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AR-7 Survival Rifle
L.O.A. Barrel Weight  Caliber Action Type Magazine
40 inches 16 inches 2 3/4 pounds .22 L.R. Recoil Semi 8
    Cheap, light, and reliable, what more could you want out of something touted as a survival rifle? I paid $75 for this rifle, years ago, and I think it is just a bit over $150 these days. The entire rifle breaks down and stows in the butt stock. It is so light that it will float if dropped in water. The parkerized finish is impervious to rust, as are the gun's alloyed inner components. Even the barrel is alloy (aluminum) with a rifled steel liner. When I first got the little beast, the idea was that I could keep it stowed in the trunk of my car, or maybe toss it in the seat locker of my boat. The legality of this varies from state to state, but for the most part you are all right if a gun is broken down, cased, and the ammunition is stored apart from it. The gun would also be a natural as a utility gun, stowed away in a back pack or a camper, but gun laws are so pervasive these days that what seems like a simple good idea can get mighty complicated.
    The gun itself is reasonably accurate, and except for the clunky stock, pleasant to shoot. A military peep sight sits atop the receiver, which is also grooved for a scope. Mounting a scope on a self stowing, waterproof, and floating rifle seems to defeat the design of the gun a bit, but the option exists for those who would complain if it were absent. This rifle was initially designed for the U.S. Air Force as (surprisingly) a survival rifle, and precedes the newer M7, .410/.22 o/u model. All and all, it is admirably suited for it's stated purpose. This is one of the few guns I have seen which can be safely stowed and then ignored until needed. . 
    Here is a photo of the broken down action stowed in the stock. Packed away like this, the rifle will fit in a backpack, cabinet, or any small space. Reassembly of the gun takes less than a minute and consists of seating the receiver in the stock, tightening a thumbscrew, inserting the barrel and screwing down its'  collar, and then inserting the magazine. The little rifle is perfectly suited to it's role and I expect mine to outlast me, which is something I can say about few other $75 investments I have made.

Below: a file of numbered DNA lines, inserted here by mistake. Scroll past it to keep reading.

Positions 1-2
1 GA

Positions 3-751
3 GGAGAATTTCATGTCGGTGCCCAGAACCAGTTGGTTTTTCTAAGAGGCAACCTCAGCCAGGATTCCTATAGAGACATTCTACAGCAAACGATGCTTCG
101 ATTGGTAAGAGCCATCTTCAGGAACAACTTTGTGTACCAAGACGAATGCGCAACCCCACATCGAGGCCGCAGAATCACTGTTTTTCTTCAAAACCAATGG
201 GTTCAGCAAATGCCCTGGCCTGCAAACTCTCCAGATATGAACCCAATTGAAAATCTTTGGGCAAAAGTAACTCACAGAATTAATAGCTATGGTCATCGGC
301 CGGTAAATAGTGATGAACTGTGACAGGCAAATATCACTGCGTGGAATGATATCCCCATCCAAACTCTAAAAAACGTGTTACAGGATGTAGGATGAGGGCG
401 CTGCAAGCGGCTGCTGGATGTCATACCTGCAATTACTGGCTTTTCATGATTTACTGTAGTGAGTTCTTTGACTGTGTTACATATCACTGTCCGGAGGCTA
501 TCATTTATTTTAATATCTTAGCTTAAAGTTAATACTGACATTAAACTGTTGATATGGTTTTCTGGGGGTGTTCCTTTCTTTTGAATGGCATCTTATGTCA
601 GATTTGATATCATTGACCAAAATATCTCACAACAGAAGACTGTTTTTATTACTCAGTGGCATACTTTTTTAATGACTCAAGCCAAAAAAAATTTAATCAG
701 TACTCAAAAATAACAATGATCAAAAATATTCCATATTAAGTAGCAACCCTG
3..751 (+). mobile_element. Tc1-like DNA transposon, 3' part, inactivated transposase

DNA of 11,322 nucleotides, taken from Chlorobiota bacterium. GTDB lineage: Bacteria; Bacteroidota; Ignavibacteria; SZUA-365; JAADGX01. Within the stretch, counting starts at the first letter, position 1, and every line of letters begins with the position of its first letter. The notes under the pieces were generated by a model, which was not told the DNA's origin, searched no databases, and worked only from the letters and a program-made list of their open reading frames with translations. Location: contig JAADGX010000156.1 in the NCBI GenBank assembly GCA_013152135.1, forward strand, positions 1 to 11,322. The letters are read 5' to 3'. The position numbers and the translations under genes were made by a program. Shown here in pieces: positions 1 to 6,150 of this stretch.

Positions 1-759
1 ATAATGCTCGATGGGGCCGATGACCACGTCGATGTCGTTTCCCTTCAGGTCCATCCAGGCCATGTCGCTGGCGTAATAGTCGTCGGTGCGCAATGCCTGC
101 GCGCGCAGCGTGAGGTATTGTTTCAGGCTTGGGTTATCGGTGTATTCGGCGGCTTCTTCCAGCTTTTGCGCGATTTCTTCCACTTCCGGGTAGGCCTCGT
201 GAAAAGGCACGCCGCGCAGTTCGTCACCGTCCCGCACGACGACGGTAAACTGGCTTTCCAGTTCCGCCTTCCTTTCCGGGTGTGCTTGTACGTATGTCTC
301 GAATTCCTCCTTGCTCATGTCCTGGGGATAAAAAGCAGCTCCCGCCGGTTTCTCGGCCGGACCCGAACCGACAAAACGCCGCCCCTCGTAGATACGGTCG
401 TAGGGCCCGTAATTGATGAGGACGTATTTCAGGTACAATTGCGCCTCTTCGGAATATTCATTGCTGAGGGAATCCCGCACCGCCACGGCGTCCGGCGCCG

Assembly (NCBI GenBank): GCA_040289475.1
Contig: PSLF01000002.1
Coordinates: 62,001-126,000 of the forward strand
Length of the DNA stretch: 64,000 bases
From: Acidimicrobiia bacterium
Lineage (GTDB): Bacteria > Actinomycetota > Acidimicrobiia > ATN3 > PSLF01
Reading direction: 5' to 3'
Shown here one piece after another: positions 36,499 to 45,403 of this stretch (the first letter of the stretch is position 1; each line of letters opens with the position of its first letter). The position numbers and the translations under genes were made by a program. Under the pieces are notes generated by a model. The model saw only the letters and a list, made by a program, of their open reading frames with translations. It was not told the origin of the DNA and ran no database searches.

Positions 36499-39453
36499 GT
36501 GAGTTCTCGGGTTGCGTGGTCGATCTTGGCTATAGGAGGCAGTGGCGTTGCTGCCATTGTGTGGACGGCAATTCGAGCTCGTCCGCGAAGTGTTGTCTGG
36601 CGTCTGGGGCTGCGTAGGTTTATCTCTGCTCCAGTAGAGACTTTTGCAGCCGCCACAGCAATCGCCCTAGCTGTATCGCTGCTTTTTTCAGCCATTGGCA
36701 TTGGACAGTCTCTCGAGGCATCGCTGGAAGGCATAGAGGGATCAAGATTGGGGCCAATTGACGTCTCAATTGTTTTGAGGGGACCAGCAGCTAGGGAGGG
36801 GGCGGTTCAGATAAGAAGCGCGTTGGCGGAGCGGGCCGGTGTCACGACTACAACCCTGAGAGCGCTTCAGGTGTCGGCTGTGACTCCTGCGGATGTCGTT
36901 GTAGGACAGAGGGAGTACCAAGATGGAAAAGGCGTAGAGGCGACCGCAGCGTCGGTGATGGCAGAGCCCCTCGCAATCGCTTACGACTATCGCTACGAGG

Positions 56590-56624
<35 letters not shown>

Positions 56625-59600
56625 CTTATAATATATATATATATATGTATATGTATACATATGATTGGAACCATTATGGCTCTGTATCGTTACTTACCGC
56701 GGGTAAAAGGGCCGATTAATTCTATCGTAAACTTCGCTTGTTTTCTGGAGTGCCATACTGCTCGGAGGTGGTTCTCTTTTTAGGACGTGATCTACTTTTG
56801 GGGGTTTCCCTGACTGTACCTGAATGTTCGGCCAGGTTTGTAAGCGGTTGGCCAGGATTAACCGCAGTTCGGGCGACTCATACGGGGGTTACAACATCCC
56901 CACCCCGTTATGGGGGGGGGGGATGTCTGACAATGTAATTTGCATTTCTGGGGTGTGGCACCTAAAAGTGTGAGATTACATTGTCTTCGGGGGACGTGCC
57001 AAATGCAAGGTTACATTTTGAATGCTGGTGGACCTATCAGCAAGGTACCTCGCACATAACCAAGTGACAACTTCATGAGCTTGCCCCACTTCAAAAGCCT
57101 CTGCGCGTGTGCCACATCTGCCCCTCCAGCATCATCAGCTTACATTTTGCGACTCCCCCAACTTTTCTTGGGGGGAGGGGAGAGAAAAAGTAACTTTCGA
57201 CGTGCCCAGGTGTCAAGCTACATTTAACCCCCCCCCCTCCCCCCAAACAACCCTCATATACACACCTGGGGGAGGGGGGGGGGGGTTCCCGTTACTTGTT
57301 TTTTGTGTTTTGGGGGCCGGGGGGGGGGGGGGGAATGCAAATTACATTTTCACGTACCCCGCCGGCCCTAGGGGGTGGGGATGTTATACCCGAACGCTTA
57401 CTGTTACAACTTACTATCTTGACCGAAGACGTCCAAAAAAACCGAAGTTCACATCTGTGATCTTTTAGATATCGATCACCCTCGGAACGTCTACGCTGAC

These rifles are presently being made by the Henry Firearms Company. The guns were originally produced by Armalite, using what were at the time, cutting edge manufacturing processes. My gun is one of the Armilites. There were some compromises made, in order to have the rifle float, and allow it to be self stowing. This would presently not be my first choice for plinking, hunting or any other purpose. Though not exactly a target gun, the AR-7 is accurate enough. The trigger has an odd feel to it, and the gun has a cumbersome feel to it; but a deliberate stance, and a careful aim produce acceptable accuracy.  Eugene Stoner and Armalite created a number of interesting firearms.
    One interesting note about movies, guns, and gun ignorant writers. This rifle was actually featured in a James Bond movie. The movie was "From Russia With Love", and the gun was presented to Bond by Q, who called it " A point two five AR-7 snipers' rifle, with an infra red sight". Later in the movie, Bond helped an associate use this rifle to kill an assassin who was attempting to flee out a back window. Needless to say, this rifle would not be my first choice for such a job. Neither the caliber nor the action lend themselves to this kind of thing. It is also chambered in 22, not 25.
    There is some equal silliness going around, with people trying to turn these little guns into pseudo assault rifles. There are the really silliy vanity items, like barrel shrouds, and skeletanized stocks, as well as seemingly usefull items like 25 round magazines.